Thursday, November 10, 2005


It took me a lot of time to just write the first sentence.

Why is it always the hardest part? Why can't the first thought flow like a river, like you can bet it flows for Terry Pratchett and Stephen King? Is it because our thoughts are way too jumbled and we can't separate the signal from background noise?

Fun to think about your mind resembling this vast black sightscreen (like the ones used for day/night cricket matches) and thoughts like millions of random light bulbs going on and off. Its hard to focus on one thought and its difficult to hold on to that one bright spark which you need to write that one brilliant line.

The Marine Drive breeze carried the scent of home. Not the physical one, which now houses my ageing parents. Not that one which still has one cupboard full of my old clothes and books. Not the one where the air is still damp with expectations of their son returning one day and reclaiming his place in the household. No, not that one at all.

It wanted to take me to the place where I seldom go. The one in which I can run to school without being out of breath. Where the grass is always greener on my side and not the other. The place which still holds all the smells of my childhood. The place where I can be the greatest left arm bowler India has ever produced for one lazy afternoon. The one in which she is still thirteen.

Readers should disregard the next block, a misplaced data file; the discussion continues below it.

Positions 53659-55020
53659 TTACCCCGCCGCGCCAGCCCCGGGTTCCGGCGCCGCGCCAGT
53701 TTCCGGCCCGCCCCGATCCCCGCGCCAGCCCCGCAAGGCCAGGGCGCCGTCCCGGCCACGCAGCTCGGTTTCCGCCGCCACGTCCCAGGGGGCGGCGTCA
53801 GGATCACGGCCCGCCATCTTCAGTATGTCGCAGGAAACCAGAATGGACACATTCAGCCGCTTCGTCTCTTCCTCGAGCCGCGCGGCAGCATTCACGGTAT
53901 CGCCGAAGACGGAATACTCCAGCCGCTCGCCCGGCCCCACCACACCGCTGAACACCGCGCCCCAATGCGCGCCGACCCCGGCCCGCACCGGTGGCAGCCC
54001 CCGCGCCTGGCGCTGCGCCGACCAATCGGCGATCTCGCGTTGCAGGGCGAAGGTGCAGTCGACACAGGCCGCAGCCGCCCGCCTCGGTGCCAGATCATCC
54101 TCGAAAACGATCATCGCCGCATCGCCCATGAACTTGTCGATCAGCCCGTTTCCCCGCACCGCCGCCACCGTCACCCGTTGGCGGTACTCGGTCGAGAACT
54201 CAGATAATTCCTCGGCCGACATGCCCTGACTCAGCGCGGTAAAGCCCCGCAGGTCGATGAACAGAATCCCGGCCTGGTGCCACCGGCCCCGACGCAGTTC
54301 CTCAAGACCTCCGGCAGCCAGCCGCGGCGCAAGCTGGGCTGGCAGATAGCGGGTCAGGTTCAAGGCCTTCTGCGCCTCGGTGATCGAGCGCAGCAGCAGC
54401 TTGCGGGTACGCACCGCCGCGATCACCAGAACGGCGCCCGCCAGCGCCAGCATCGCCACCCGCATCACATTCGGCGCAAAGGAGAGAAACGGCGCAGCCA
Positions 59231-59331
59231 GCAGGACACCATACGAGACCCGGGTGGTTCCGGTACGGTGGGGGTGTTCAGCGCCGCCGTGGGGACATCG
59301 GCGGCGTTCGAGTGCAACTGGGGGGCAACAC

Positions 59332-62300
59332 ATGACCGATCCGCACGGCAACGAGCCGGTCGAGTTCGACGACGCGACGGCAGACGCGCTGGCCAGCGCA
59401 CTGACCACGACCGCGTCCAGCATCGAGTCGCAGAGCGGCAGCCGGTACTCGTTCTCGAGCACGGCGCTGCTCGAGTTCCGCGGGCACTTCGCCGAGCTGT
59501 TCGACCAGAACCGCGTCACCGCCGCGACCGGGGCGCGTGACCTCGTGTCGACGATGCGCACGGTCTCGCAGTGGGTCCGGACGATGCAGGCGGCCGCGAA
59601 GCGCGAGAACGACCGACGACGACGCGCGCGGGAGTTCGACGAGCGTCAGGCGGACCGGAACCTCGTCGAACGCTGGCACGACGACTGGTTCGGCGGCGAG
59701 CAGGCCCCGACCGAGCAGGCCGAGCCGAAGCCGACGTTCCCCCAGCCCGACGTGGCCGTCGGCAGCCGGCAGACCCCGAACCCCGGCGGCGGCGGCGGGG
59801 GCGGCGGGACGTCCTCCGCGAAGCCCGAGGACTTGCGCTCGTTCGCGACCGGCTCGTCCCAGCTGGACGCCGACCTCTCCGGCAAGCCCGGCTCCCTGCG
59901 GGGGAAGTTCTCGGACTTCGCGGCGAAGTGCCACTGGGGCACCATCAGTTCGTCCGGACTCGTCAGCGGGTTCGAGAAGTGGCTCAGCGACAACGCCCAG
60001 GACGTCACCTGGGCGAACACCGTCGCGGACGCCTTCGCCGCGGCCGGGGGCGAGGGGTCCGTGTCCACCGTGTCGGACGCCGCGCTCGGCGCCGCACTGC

Well, the breeze had to try real hard for my attention. The blaring horns and the traffic snarls were not helping its case much. It must have caught me at an unguarded moment because I rarely let down the guard now-a-days. Oh no, letting down the guard was not a good idea at all. After all, who wants to show all those bruises to the world? All that hurt and desperation and rage will not make a pretty sight either.

Going home ! That's all I could think of after the initial wave of euphoria.

For me, home will always be that purple coloured cupboard which used to house my dad's drawings. More precisely, those three strips of markings with yellow crayon in front of it which only I could equate with cricket stumps. Or was it that half-broken badminton racquet which used to double up for tennis? Or that red diary in which my biggest secrets were kept. The one which had her writing in big letters "I will never marry you, even if you are dying, because you are a liar." Are those things still there in that house, lying somewhere, waiting for me?

The breeze was definitely waiting to take me home. And this time I was ready. Was the lamppost ready when my Ikon crashed into it at 60 mph? Even in case it was, it sure did a great impersonation of acting surprised.

1 comment:

Dipta Chaudhuri said...

This one is good... but then, I am a sucker for nostalgia!